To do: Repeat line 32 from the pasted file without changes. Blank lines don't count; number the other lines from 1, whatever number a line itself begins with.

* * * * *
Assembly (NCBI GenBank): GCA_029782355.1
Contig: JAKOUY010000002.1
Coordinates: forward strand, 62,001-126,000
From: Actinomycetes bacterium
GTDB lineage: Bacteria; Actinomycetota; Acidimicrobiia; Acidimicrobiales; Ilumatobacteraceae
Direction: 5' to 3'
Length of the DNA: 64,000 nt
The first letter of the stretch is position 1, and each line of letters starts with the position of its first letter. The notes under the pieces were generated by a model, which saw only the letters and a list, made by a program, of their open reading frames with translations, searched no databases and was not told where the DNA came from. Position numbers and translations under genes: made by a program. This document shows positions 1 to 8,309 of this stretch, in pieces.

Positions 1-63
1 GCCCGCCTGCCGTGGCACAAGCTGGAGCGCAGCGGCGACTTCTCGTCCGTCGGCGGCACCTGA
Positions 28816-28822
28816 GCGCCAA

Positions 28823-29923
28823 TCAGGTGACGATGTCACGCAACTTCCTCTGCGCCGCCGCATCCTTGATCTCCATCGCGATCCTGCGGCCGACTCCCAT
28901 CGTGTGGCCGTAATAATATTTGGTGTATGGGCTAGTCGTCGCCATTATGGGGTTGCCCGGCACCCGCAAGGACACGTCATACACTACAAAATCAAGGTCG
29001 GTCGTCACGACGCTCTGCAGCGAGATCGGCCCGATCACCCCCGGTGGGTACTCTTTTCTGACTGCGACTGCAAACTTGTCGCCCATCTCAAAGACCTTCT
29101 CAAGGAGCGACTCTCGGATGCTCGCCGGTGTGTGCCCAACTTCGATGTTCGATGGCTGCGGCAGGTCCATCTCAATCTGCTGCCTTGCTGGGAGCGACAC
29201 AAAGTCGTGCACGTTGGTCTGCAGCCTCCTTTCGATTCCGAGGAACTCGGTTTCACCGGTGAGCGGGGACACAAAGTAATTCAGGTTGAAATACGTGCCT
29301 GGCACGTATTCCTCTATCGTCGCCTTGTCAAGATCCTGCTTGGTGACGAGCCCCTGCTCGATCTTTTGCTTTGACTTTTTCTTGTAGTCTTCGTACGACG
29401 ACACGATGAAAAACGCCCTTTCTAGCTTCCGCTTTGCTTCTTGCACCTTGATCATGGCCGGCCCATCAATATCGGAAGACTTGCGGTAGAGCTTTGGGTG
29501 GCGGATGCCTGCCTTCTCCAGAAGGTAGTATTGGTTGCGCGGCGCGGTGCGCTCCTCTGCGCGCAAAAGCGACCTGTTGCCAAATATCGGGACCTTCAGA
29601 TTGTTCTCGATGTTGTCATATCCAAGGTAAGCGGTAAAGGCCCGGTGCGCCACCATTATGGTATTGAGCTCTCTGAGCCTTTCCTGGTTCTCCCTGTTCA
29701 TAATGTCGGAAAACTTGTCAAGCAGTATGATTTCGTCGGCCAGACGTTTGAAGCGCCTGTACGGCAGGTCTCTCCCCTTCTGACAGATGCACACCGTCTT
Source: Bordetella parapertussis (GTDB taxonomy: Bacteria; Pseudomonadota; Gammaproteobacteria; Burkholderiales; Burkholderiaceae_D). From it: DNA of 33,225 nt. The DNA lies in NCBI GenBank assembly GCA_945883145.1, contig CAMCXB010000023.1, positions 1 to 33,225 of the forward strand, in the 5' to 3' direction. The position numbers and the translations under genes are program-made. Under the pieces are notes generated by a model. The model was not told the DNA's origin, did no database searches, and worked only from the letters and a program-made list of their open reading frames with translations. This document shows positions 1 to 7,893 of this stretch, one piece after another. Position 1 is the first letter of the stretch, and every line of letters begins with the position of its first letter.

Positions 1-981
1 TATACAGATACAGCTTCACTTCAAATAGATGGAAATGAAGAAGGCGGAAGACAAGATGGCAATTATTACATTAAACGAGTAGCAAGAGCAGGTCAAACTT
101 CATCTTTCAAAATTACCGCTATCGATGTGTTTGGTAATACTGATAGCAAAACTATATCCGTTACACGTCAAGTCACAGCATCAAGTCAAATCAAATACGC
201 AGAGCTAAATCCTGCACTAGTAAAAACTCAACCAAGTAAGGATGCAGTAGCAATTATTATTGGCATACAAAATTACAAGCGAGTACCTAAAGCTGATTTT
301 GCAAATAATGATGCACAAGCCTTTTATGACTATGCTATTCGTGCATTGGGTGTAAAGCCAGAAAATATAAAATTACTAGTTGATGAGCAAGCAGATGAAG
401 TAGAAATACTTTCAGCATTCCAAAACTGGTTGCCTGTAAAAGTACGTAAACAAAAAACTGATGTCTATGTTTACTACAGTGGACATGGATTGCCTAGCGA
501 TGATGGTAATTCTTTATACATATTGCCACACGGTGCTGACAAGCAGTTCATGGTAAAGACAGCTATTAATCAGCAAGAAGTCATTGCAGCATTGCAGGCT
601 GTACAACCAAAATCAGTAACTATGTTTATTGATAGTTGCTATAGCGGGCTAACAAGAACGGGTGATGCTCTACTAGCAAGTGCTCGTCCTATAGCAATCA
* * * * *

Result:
601 GTACAACCAAAATCAGTAACTATGTTTATTGATAGTTGCTATAGCGGGCTAACAAGAACGGGTGATGCTCTACTAGCAAGTGCTCGTCCTATAGCAATCA